Four generations join Shanty Choir project in Suffolk

06 July 2017

The passion of the sea has brought together four generations of a family - to sing shanty songs and pirate hymns.

From a great-grandson to a great-grandfather, the Baldry family spend their time together singing with the Voice cLoud - an arts organisation based in Waveney that uses music to celebrate heritage.

Sea Shanties and Coastal Music of East Anglia, funded by People's Health Trust.

Since January 2016, the Voice cLoud has been delivering a project which explores the music which the traditional industry of the area – fishing created; sea shanties and sea songs.

The project has grown from initial taster sessions to a group of 40 to 60 people regularly attending and singing songs from various seafaring communities, including sea shanties but also whaling songs, smuggling and wrecking, naval ballads and pirate hymns.

The project is funded by People’s Health Trust, using money raised by HealthIntend through The Health Lottery.

Adam Barnard, one of four generations of the same family who attend the project and sing with the choir said his family had a deep connection to the sea.

The 16-year-old said: “Starting at the helm, you will find John Baldry, my Great-Grandfather, a sprightly 90-years of age. He lived on Lowestoft’s - now destroyed and developed - Beach Village in the 1950s and 1960s and became a pub landlord of the Gas House Tavern. But as changes swept through this easterly community, he moved his family to The Lake Lothing Public House.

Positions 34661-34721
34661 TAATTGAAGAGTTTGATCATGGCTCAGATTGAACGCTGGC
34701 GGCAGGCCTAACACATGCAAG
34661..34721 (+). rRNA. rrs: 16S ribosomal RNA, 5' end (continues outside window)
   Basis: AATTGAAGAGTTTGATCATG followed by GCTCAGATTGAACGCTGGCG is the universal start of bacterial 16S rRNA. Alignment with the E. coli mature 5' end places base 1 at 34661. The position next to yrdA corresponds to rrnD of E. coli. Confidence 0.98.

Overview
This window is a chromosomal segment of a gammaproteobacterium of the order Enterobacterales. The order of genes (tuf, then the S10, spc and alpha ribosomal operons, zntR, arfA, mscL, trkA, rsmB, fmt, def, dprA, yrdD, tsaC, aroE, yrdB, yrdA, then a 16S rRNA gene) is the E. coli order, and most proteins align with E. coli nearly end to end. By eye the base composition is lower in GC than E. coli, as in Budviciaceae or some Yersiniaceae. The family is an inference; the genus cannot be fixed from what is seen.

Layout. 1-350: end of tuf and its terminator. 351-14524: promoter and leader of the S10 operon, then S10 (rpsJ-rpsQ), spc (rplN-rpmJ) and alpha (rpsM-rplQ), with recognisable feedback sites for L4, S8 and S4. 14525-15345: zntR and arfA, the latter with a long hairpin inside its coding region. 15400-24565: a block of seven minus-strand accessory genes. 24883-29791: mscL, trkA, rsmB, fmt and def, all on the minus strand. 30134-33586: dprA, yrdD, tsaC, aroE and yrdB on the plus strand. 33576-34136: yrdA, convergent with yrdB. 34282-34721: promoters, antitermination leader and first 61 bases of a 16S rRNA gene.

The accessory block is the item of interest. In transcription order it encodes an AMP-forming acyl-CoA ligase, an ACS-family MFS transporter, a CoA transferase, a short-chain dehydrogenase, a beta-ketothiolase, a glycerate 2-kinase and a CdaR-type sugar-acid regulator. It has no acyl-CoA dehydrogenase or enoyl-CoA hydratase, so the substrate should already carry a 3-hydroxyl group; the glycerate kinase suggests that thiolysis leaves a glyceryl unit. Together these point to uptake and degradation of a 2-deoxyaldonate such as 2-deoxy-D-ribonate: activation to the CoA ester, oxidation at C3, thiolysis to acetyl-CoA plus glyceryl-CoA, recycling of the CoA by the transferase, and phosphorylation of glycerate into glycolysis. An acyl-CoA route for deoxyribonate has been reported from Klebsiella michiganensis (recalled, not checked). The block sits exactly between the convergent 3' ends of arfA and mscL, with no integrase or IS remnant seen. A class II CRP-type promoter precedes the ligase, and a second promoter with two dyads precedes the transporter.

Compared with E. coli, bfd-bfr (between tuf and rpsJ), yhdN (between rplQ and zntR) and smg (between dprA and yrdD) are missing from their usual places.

“My Nan, Glennis Wigg (nee Baldry), grew up in East Street and, as a toddler, was floated in a wooden box from a bedroom window during the 1953 east coast floods.

“She grew up in the village and talks of, as a child, seeing the rocket going up and racing with others to the sea wall to either see a boat in distress or the lifeboat being launched to the rescue.”

Mrs Wigg later married Teddy Wigg, a fisherman and lifeboat man during the 1960s and 70s.

A man connected to the sea, he would later sail around British waters with the Ministry of Agriculture and Fisheries survey ships.

Adam added: “Kevin Barnard, my father, although not connected to the sea by occupation, has a thirst for researching family history and has uncovered many stories and tragedies that bind the family circle to the waters of our coastline.

“His passion for storytelling has been rekindled through being a member of the choir and he has contributed some of the stories he has researched to performances by the choir.

“That leaves me, Adam Barnard. Following a performance by the choir, I was inspired to join and love singing the songs and finding out more about the songs and the history behind them. I’ve found the group to be a really friendly bunch with a passion for singing and wide, varied connection to the sea, which help me realise how the sea has shaped our town, community and families.”


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